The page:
Monday, September 6, 2010


Ron and I spent Labor Day weekend putting our yard back together. A few months ago, we had twenty feet of sewer line replaced, and finally the ground settled enough that we could put the walkway along the side of our house back in and then . . . the landscaping. I mentioned in an earlier post how much I dread gardening because the pressure of what goes where is just too much for me. So we went to a nursery for a little professional help.

By the end of Saturday, my entire body was aching. Sunday morning I needed ibuprofen just to get out of bed. But we got back out there and finished the job today. It's been one of the most satisfying few weekends I've had in a long time, because there is nothing like the feeling of accomplishment.

And that's a feeling we don't get to experience much these days--we, meaning society. Us. People. The economy stinks right now, but even those with jobs don't love them. At least most of them don't. Sure, they might appreciate them--might appreciate being able to pay rent or to buy groceries or have a little leftover to put into a child's college fund. But enjoy our jobs? Not so much.

I came across this list of the top 300 jobs with the highest job-satisfaction ratings. Top of the list is "Singer." Okay, so not a lot of professional singers out there relative to the population. So let's skip them. Number two is "Municipal Fire Fighter."

The rest in the top ten are as follows:

3. Aircraft Assemblers
4. Pediatricians
5. College Professors - Communications
6. Education, Vocational, and School Counselors
7. Managers/Supervisors of Animal Husbandry & Animal Care Workers
8. Criminal Investigators & Special Agents
9. College Instructors - Other
10. Therapists - Other

A lot of people-helping-people (and -animal) jobs in there. In fact, the top twenty is crowded with them. And aside from the Pediatrician, we're not talking jobs that pay a whole heck of a lot here. So where are the surgeons? The lawyers? The financial analysts? Hm. Give me a minute as I scan the list . . . doo-dee-doo . . . Sorry. It's taking me a minute here. Ah. There they are. Surgeons: #219. Lawyers: #268. Financial Analysts: #300.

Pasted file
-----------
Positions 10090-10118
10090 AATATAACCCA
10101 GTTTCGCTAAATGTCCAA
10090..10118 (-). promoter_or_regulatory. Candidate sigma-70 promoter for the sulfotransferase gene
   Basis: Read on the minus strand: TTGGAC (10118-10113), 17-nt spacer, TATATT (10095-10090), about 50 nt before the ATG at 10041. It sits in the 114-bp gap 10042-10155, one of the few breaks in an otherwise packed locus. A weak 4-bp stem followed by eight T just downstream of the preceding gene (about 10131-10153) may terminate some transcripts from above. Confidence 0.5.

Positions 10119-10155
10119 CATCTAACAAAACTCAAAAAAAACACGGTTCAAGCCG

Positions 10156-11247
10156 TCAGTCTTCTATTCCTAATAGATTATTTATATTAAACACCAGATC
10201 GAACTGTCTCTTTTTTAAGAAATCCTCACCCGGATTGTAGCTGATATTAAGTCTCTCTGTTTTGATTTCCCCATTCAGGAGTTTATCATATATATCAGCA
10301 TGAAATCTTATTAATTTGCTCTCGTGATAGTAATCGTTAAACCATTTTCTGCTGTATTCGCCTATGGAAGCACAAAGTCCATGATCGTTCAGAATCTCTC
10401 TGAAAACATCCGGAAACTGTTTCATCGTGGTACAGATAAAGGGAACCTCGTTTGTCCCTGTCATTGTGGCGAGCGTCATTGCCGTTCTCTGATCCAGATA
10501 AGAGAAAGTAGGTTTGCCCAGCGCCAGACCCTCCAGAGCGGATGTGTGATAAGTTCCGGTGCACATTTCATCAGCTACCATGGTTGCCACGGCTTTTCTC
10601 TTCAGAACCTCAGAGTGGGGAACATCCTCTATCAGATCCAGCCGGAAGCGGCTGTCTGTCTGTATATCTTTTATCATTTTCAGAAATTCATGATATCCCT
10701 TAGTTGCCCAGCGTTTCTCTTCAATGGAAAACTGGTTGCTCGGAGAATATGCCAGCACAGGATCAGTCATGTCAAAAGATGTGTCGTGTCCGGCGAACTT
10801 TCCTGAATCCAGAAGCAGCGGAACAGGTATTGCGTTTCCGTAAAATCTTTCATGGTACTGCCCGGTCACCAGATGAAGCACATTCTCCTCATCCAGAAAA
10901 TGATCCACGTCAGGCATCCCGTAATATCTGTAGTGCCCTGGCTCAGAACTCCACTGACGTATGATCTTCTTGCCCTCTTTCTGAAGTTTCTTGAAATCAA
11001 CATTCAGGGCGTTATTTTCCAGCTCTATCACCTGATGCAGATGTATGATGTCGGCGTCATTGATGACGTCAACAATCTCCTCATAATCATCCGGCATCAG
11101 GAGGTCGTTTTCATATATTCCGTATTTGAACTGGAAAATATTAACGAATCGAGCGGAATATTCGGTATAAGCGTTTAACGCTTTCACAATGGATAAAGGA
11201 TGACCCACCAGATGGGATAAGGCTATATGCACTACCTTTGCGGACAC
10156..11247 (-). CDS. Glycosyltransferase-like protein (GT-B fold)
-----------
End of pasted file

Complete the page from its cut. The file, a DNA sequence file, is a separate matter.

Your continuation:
Bus Drivers--that's right Bus Drivers--have more job satisfaction than lawyers. Orderlies have more job satisfaction than surgeons. And tax preparers have more job satisfaction than financial analysts.

So we all know money can't buy love or happiness or even a decent t-shirt from the Gap these days. This isn't news.

But I think it's not just helping people that makes us happy: it's the feeling of accomplishment, of going home at the end of the day and feeling like you got something done--and being recognized for having done something. We need that a lot more than we want to admit.

We hire people to mow our lawns. We hire people to walk our dogs--to clean up our dogs' poop, for crying out loud! We hire people to shovel our 8X2 sidewalk, to wash our windows, to make our dinner, to paint our nails, to bake our kids' birthday cakes. So we can have time to what? Feel dissatisfied because we just spent 8 hours doing something that will never make us feel like we actually finished anything?

So do something this week. And finish it. You'll be happier for it. I promise. Maybe not richer, maybe not able to walk without wincing thanks to those shooting pains in your back from shoveling topsoil for hours . . . but happier.


Mendy said...

Our job satisfaction discussion has resurfaced it's ugly little head the past week. I'll spare you the details. It did prompt us to do an internet scouring of jobs last night and we found a possibility in New Zealand. Three cheers for another long shot!

I find great satisfaction in manual labor. I like shoveling the walk, mowing the yard - like you said, I can see the finished product and that is satisfying. I think that's also why I like vacuuming.

Bobbie said...

New Zealand, Mendy? I'm envious already. I edited a book for a friend about his mission there and it only increased my determination to visit one day. If you do end up there, I'll be knocking on your door. I know you're saying the move is a long shot, so I won't start packing yet. Just warning you ahead of time.

Me, too, on the vacuuming! And I love sweeping as well. It's been my 'phone activity' since I was about 12 . . . that and wiping down counters repeatedly.

Mendy said...

Cal served his mission in New Zealand and yes, it is as wonderful as we think it is. Alas, we already heard back that the position has been filled. Guess they had already been interviewing for a while:( Back to the job postings then....

Iuliana Blakely said...

That is exactly what I was thinking the other day. Nothing like some hard physical work. I finally cleaned my kitchen all the way (and I mean moving the refrigerator and stove and cleaning behind there, and scrubbing the floor on my knees), and nothing feels quite the same at the end of the day. I love it. I know people say that having others do all these things gives them time to spend with their family. Doing what? Isn't it better to do work together? Oh how much I want to inspire the precious value of work in my children. I hope I can do that.

Bobbie said...

If you love the work then your children will, Iuliana. Kids love it when they're young--Emma and Ivan's ages. Only later do they learn to see it as a chore, and I think that's because the fun and novelty wear off. It's about approaching the work with joy, I'm sure, and as long as you can teach them to find joy in accomplishing anything--be it yard work or school work or service--then they'll keep a positive attitude.